Book review time! I don't do many of these because I read SO many books, it's rare that anything hypnotizes me, but this one is a true gem than any space enthusiast must add to their collection. The full title is The Sun's Heartbeat And Other Stories From the Life of the Star That Powers Our Planet by Bob Berman –- whose name you will doubtless recognize from Discover magazine. Yes, that Bob Berman.
As in his columns or speeches, he is humorous and delightfully un-condescending in his sharing of astronomical knowledge (and I mean that in both the literal and adjectival senses!), making this a fluid read. In fact, the fluidity is addictive. I'd planned to read the book next week and review it in July prior to its 7/13 release, but wound up finishing it after just two sittings, quite unable to put it down.
"At it's most elemental, the Sun is the sole source of our life and energy... Everything about the sun is either amazing or useful. Beyond the peculiar history of its discoveries by a motley collection of geniuses, it directly or indirectly affects our lives, our health, our emotions, and even our dollars."
~ Bob Berman
As interesting as any biography of a person who lived a long and interesting life, this book unfolds the life of our Sun, and the millennias-long melodrama of our quest to understand this amazing entity, as discovered through the eyes of an esteemed cast of characters: Galileo, Kepler, Halley, Schwabe, Herschel, Pauli, Kirchhoff & Bunsen. Wait... Kirchhoff & Bunsen? Yeah, and you don't know the most stunning discoveries about the Sun until you know their work (proving once again how scientific Zeitgeist often rewards entirely the wrong people).
What makes the sun shine? Recorded history shows we tried to figure that out for about 25 thousand generations. Those of us alive today have known the truest answer for just one human lifetime: the fusing together of hydrogen nuclei, and fusing its helium into heavier elements.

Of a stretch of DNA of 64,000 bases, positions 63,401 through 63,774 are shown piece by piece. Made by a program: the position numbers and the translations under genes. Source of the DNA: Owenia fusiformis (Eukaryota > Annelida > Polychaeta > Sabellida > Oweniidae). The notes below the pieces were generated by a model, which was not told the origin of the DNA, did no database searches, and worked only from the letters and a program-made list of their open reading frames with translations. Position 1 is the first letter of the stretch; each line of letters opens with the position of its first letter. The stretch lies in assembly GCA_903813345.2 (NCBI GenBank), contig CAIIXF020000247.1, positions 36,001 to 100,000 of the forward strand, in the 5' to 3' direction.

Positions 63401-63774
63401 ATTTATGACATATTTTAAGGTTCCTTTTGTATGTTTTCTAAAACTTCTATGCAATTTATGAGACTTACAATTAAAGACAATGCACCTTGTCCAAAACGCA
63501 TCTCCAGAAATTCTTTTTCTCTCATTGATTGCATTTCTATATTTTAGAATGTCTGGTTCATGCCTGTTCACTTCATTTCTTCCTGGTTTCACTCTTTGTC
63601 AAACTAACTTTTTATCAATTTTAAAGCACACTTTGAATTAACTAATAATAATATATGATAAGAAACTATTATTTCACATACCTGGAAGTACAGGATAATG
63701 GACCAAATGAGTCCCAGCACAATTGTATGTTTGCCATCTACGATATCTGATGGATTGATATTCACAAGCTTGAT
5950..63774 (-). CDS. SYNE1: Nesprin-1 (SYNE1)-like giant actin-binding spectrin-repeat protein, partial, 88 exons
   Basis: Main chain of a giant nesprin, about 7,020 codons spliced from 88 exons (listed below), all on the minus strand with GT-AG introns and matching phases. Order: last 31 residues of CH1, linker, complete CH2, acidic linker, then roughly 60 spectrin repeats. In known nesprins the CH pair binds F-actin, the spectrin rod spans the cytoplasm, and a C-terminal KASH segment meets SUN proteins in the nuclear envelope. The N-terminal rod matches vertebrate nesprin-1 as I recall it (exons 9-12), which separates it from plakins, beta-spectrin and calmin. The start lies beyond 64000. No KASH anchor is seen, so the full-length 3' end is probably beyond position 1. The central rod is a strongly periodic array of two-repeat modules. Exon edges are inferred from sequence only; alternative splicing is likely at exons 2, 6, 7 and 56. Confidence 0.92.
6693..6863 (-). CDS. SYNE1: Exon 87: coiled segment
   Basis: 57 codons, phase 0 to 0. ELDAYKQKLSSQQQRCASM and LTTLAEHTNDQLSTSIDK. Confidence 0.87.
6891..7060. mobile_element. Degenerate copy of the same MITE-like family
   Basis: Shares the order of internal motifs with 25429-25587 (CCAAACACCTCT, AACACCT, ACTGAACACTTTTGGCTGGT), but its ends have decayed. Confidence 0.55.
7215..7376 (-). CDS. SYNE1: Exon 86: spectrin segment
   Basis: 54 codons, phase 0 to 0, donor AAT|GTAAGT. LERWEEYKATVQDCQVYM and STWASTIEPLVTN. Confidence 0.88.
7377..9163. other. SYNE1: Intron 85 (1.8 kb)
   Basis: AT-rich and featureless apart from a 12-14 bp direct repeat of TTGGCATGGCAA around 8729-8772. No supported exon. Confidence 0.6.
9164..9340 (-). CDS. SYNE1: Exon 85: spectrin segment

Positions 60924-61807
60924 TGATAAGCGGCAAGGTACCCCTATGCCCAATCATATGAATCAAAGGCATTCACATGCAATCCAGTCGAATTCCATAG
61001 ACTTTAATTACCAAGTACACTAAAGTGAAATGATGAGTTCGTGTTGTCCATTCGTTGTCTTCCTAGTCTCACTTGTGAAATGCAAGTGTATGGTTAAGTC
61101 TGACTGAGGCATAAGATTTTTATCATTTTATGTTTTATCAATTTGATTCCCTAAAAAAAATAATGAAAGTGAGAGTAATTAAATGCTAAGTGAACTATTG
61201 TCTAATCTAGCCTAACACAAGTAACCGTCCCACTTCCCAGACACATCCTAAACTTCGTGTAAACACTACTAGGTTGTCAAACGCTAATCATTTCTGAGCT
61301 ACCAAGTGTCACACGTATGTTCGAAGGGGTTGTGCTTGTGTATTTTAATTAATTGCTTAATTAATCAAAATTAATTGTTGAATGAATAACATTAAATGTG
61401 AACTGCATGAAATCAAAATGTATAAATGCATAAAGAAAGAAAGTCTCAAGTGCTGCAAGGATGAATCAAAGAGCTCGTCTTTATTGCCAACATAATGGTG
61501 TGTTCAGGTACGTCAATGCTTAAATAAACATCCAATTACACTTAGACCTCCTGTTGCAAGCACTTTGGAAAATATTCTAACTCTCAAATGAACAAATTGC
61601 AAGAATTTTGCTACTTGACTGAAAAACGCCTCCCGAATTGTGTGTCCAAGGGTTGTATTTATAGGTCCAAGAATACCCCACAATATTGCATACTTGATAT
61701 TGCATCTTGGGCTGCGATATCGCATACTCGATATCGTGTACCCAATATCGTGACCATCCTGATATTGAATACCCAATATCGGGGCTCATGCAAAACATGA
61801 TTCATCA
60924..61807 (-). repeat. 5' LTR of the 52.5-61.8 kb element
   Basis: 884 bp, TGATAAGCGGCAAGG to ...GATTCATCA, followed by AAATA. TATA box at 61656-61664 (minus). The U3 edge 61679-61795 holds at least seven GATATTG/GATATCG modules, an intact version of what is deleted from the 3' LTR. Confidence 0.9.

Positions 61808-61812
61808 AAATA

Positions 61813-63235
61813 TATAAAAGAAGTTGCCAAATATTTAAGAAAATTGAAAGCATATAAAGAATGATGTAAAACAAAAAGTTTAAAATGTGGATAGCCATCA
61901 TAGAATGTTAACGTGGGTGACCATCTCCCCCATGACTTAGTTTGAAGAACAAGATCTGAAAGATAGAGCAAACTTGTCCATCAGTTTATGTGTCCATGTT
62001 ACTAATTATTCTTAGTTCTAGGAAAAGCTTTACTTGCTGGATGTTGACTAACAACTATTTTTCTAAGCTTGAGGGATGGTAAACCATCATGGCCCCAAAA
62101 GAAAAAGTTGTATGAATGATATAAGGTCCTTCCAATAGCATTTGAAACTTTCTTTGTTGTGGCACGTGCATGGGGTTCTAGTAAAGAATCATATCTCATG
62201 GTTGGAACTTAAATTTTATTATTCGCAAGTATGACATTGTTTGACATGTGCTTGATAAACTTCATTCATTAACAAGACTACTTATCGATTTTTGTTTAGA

From Babylonian scientists recording sun spots 3 thousand years ago to current climate change debates, through ancient religions and alchemy to modern sciences such as heliophysics and helioseismology, Bob Berman brings alive the Sun's gifts to planet Earth: how we divine the Sun's properties through water, weather and tree rings; the sun's role in the evolution of life forms in terms of how fast mutations occur, as evidenced by fossil records; and, even how petty fights between dueling scientists often led to advancements in the knowledge of our solar god.
Subtitles of the book could easily include Sunscreen 101, the Vitamin D chronicles, Aurora-Chasing, How a Solar Eclipse Can Change Your Life, and Hey, Twenty Trillion Neutrinos Are Slamming Through Your Head Every Second! Really.
Berman's new writing gig
Berman lays out the heliophysics in detail; not the dry stuff of textbook mechanics, but rather the dynamic story of superstitions versus experiments, and finally, modern scientific method and measurement. From believing the sun was a deity to understanding the very foundations of what made our solar system possible, he makes the Sun precisely what it is: a STAR!
And he does so with quips and quirky prose that will make you read the lines twice to make sure you are actually reading a science book instead of a Dilbert strip: "Neutrons don't help us and don't hurt us: they're like coleslaw," and "Sagittarius resembles an archer the way I resemble Brad Pitt" are among the LOL moments. And he actually used the words KAPLOOIE and SHAZAM. Awesome. My favorite, to the chagrin of astronauts everywhere, had to be: "Once you venture outside Earth's protective field, your HMO would be wise to stop covering you."
Indeed. So far, this is the geek read of the year. Go find it. :)